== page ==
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Re : Bark in Potting soil
>I'm curious, are you using store-bought potting soil? In my area, the
>main ingredient of all the brands that I've found seems to be fairly big
>pieces of composted bark or wood ( the labels say something like 'composted
>forest products'), which doesn't seem like it would be a very good for
>underwater use, or for readily supplying nutrients. Maybe I'm mistaken about
>that. Has anyone had good results with that type of potting soil?
I'll jump in and answer your question, as I am a total soil substrate
advocate - I buy an organic mix, to avoid any possible pesticides, and yes,
it usually does have a fair bit of bark in it, although brands differ. I
also read the label to avoid any that might be based on sewage sludge in any
form, not that that usually applies to the organic mixes.
I sieve it once with a chip basket, a very coarse mesh of about 1/3"; then
again with a finer one, usually an open weave plastic one. It takes ages of
vigorous stirring, but it does the trick. I've used soil where I have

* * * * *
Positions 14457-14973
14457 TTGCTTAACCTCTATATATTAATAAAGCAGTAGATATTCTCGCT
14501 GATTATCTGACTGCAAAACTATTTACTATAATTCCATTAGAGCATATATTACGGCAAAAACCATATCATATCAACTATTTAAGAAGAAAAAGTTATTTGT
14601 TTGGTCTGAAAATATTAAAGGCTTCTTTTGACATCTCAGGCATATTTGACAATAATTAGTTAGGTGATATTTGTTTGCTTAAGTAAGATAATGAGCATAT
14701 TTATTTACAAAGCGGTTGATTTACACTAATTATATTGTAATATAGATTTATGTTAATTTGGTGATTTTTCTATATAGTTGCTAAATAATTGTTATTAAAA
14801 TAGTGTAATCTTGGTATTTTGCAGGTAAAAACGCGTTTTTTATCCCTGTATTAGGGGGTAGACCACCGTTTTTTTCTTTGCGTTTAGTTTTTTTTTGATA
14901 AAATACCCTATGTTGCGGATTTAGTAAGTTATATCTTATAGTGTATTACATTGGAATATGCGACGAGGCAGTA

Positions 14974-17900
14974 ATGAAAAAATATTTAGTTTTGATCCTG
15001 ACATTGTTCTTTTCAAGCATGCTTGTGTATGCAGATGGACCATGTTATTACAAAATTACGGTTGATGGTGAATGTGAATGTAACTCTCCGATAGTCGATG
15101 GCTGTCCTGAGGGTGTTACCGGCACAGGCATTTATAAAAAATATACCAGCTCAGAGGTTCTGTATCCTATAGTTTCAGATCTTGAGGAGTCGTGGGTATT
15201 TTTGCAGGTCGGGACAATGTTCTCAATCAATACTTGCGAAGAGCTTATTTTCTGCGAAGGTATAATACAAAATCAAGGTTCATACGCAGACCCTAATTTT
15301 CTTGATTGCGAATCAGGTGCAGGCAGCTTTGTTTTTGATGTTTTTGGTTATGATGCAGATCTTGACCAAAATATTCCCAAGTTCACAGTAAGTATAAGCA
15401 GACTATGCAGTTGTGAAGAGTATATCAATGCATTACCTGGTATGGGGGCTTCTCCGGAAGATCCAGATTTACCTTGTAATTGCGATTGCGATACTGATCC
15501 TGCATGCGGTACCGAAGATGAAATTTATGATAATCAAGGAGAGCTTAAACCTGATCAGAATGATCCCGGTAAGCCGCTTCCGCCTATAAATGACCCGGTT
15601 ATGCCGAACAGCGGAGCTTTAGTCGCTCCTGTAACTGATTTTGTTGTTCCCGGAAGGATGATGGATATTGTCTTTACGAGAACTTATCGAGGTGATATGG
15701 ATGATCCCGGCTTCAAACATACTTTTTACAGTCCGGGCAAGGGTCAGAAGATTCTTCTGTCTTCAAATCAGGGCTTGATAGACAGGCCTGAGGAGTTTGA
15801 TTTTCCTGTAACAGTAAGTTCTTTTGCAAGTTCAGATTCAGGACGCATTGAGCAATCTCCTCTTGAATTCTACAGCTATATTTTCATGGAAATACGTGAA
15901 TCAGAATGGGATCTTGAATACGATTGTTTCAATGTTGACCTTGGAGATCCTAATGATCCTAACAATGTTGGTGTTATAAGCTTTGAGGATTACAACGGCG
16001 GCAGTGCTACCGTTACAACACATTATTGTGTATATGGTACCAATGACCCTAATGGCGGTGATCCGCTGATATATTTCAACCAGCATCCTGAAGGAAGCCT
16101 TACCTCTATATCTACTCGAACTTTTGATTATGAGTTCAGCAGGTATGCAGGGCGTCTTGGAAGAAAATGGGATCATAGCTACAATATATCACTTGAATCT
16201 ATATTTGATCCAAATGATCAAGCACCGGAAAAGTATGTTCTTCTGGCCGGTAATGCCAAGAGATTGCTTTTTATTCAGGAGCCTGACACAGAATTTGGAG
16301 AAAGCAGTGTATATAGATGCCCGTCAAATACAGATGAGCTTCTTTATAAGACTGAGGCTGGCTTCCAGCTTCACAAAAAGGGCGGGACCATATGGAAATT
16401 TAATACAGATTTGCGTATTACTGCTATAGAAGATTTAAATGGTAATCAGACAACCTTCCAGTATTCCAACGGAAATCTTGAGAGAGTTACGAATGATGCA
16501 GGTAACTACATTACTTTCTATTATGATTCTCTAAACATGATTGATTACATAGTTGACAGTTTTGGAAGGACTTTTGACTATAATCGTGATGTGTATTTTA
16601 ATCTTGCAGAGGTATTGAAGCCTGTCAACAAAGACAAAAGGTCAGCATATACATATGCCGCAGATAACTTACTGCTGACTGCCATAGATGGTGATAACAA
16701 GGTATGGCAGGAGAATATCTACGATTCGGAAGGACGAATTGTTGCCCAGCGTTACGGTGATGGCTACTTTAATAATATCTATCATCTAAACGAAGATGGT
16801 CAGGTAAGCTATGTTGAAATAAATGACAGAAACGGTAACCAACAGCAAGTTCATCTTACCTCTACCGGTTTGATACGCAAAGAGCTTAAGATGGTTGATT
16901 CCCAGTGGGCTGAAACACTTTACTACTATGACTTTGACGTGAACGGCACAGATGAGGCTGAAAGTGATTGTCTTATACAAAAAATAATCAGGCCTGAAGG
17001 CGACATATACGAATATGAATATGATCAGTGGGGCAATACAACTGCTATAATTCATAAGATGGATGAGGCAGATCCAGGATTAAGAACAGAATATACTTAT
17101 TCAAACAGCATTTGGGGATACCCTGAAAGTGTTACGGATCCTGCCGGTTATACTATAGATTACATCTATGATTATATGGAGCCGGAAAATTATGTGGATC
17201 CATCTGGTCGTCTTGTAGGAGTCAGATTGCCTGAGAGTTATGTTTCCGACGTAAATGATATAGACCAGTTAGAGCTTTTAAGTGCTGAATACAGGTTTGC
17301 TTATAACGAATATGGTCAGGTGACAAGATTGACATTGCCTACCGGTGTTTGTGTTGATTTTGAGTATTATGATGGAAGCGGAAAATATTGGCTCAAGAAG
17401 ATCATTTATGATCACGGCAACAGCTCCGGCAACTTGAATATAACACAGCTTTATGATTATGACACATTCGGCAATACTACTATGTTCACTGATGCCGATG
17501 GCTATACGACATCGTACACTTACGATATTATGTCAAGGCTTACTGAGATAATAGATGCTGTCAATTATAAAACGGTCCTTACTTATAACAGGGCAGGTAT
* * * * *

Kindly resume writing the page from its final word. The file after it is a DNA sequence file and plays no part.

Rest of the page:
sieved it just once with the very coarse sieve, it means more air pockets
Another method is to make "soil soup", a la Paul Kromholtz (hope I got the
name right from memory), who adds water to soil in a bucket before sieving
it, too messy for me. The aim is to get as fine a soil as possible; then I
usually add by volume about 1/3 of half each of extra peat (although the
soil does usually have some in it) and clay, kitty litter will do it. And a
handful or two of dolomite powder to counteract my very soft water,
depending on how much soil I'm mixing up.
I then soak it in the aquarium for about a week, half filling the tank, a
lot of the floating stuff tends to settle in that time; then drain off all
of that water, add fine gravel on top, add and take out a bit more water to
get rid of any junk left floating about, and start planting, adding more
gravel around each plant as I go. The 'pre-soaking' gets rid of the worst
of the volatility, I've found it to be fine even after only 3-4 days, if I
am in a hurry!
Diana Walstad advises using soil from your backyard or from a forest area,
to keep the mix less fertile; not really doable for me, so I've always used
potting mix, it works fine. I like the way it provides a nice rich mix for
the plants, so if they have light etc, they grow really well.